Paul Henderson - Edge Hill University

SOLSTICE & CLT Conference 2013
Are there delays in the initial
reporting of dyslexia in Higher
Education learners? An exploratory
Paul Henderson – Lecturer, Faculty of
Health and Social Care, Edge Hill University
5th & 6th June 2013
Introduction and overview of research study
• For the next 20-30 minutes, the following themes will be addressed:
II. Aims and Methods used
III. Analysis and discussion
IV. Future directions
What is dyslexia?
• No universal definition of dyslexia (Olitsky, 1999)
• Commonly described as a collection of reading,
spelling, naming and memory difficulties
• Signs of dyslexia in Adulthood include: Poor spelling,
slow reading, poor time-management, sequencing and
concentration difficulties
What some dyslexic students may see
when they read
What is already known about dyslexia in higher education
learning and teaching practice?
• The number of dyslexic students entering higher education has increased
over the last few years due to widening access policies (Brunswick, 2012)
• However, actual numbers of dyslexic students entering higher education
remains fairly low at 3.2% of all higher education students (Higher Education
Statistics Agency, 2010)
• The above number may vastly under-estimate the true figure as around 43%
of dyslexic students are identified only after they have started at University (
National Working Party on Dyslexia in Higher Education, 1999)
• Although dyslexia is the most commonly declared learning difference, there
is no obligation for students to report this (Fuller et al, 2004; Madriaga, 2007)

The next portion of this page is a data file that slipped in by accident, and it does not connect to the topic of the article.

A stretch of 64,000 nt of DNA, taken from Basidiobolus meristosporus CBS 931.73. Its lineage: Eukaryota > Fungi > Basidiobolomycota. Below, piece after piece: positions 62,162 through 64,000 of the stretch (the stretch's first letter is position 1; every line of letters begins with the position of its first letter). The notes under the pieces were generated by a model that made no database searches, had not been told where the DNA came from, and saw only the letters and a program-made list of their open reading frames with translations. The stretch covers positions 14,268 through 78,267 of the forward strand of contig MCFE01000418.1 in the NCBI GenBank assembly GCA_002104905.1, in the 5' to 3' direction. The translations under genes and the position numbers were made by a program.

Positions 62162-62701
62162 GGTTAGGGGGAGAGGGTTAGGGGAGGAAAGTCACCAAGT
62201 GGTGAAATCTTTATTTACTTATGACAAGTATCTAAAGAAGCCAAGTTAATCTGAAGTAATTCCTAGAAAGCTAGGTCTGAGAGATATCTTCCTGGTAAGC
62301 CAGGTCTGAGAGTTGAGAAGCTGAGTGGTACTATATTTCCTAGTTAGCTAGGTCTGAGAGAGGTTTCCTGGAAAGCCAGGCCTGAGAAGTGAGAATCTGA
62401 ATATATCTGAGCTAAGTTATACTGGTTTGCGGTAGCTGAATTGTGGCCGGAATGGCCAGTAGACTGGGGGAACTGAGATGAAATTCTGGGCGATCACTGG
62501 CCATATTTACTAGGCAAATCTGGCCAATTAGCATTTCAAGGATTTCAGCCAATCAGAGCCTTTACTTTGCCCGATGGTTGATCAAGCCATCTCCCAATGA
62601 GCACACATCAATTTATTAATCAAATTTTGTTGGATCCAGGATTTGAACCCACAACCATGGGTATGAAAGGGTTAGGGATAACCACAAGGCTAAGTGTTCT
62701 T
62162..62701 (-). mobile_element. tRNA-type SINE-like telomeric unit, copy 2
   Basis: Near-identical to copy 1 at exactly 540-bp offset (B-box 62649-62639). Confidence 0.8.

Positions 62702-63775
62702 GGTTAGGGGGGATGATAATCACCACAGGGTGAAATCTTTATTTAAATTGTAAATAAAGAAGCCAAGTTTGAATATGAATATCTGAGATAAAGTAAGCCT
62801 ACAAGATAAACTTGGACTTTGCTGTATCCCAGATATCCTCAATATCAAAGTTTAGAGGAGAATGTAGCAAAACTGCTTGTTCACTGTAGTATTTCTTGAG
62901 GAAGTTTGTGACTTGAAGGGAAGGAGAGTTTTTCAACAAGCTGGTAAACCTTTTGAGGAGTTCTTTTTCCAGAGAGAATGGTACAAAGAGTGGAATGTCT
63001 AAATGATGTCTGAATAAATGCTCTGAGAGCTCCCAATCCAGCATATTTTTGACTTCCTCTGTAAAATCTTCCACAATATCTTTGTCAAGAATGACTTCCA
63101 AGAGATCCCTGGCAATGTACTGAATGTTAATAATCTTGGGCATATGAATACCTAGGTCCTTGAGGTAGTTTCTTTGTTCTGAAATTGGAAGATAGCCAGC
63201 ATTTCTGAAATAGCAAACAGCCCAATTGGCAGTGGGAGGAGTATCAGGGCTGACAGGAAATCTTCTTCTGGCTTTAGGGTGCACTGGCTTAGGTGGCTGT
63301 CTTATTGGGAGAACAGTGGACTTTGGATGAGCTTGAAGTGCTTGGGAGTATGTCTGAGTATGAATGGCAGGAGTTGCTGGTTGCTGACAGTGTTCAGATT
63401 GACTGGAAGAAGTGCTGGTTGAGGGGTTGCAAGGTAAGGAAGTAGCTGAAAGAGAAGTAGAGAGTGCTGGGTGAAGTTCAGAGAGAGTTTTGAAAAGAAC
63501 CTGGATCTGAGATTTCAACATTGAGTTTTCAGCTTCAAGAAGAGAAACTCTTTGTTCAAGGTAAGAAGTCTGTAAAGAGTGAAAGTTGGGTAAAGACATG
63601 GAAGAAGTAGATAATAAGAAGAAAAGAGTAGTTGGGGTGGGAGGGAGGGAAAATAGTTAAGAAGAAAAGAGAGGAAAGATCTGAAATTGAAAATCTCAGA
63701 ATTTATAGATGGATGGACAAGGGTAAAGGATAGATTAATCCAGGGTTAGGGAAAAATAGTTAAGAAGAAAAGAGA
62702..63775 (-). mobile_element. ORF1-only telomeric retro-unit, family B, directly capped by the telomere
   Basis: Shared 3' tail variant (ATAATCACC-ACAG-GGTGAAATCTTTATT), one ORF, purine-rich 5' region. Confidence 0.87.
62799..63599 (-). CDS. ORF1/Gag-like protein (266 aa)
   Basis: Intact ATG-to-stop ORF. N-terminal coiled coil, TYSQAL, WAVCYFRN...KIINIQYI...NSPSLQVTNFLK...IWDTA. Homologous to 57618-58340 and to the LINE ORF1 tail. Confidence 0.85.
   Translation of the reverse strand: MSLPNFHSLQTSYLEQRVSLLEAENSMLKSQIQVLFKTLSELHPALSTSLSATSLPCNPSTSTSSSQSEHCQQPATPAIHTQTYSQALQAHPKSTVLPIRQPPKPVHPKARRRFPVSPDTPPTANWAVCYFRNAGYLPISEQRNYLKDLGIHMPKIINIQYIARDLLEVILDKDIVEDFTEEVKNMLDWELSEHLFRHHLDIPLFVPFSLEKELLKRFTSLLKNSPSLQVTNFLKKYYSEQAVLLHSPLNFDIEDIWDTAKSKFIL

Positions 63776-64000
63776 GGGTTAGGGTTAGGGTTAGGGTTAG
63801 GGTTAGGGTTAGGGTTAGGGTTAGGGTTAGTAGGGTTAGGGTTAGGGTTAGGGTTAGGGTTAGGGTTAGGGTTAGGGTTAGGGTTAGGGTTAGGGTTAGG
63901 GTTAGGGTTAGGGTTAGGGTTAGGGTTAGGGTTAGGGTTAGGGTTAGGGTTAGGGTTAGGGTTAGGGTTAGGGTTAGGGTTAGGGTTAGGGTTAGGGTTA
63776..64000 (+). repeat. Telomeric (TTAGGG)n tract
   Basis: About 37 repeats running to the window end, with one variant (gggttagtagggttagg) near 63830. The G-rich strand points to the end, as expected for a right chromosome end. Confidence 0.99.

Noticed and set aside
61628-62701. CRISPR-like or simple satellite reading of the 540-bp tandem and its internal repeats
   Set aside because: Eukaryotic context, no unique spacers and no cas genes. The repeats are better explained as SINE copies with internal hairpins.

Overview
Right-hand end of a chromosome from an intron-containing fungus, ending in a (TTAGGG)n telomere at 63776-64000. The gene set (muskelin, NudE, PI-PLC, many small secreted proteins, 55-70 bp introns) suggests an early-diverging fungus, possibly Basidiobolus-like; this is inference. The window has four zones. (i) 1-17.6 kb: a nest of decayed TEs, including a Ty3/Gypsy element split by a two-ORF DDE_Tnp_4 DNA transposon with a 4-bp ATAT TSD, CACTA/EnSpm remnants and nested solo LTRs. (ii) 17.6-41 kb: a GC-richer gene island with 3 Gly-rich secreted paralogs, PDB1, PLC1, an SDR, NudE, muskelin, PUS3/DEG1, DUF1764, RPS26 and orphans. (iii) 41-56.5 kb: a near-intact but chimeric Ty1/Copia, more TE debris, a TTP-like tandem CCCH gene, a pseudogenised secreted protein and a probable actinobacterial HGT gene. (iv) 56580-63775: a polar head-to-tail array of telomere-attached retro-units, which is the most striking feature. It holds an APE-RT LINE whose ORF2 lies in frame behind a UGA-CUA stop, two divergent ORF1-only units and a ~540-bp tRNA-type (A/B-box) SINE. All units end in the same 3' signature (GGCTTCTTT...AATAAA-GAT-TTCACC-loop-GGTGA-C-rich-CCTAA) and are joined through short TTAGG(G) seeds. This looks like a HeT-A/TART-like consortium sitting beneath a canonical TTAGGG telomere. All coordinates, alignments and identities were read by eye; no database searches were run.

Aims and objectives
• To answer the research question, the following aims and objectives were
Establish if learners routinely report dyslexia at their entry point into
Higher Education (HE)
Identify if there may be any potential implications or barriers to learners
reporting dyslexia at their entry point into HE
Interpret, explain and understand the reasons for later or delayed reporting
of dyslexia in HE
Disseminate the findings and discuss future developments to enhance
inclusive learning and teaching practices
Methodology (1)
• A small-scale exploratory study using qualitative methods
• A time-frame of 24 weeks from start to completion
• An intended sample size of 3-4 participants
• Participants were exclusively drawn from a learning services
department in one UK University
• The initial participant was recommended by an experienced fellow
Methodology (2)
• No payments or incentives for participants
• Digitally recorded one-to-one interview including a range of
open-ended and probing questions
• Allowed for an exploration of participants experiences,
knowledge and awareness of working alongside dyslexic
Data analysis
• Data was transcribed and analysed using thematic analysis
• A list of broad themes was compiled and applied with coding
categories and written notes
Some coding categories included:
Earlier educational experiences
Stigma and discrimination
Peer influences
Strategic learning tactics
Financial considerations
Main findings
• Three main themes emerged:
1. ‘Some people don’t realise they have dyslexia until
we identify that in their academic work’
2. ‘Could be finances, could be kids, could be anything
couldn’t it?’
3. ‘I really need to boost my mark so that’s why I’m
seeking support now’
Theme 1:‘Some people don’t realise they have dyslexia
until we identify that in their academic work’
• All participants reported:
• ‘They had coping strategies which were fine up to second or
third year and then the coping strategies started to wobble a
• ‘Usually in third year coz they’ve been failing ……continuously’
• Tutors erm y’know have watched them develop over the last
couple of years but actually the academic writing hasn’t
progressed and so there’s often a referral’
Theme 2: ‘Could be finances, could be kids, could be
anything couldn’t it?’
• All participants commented: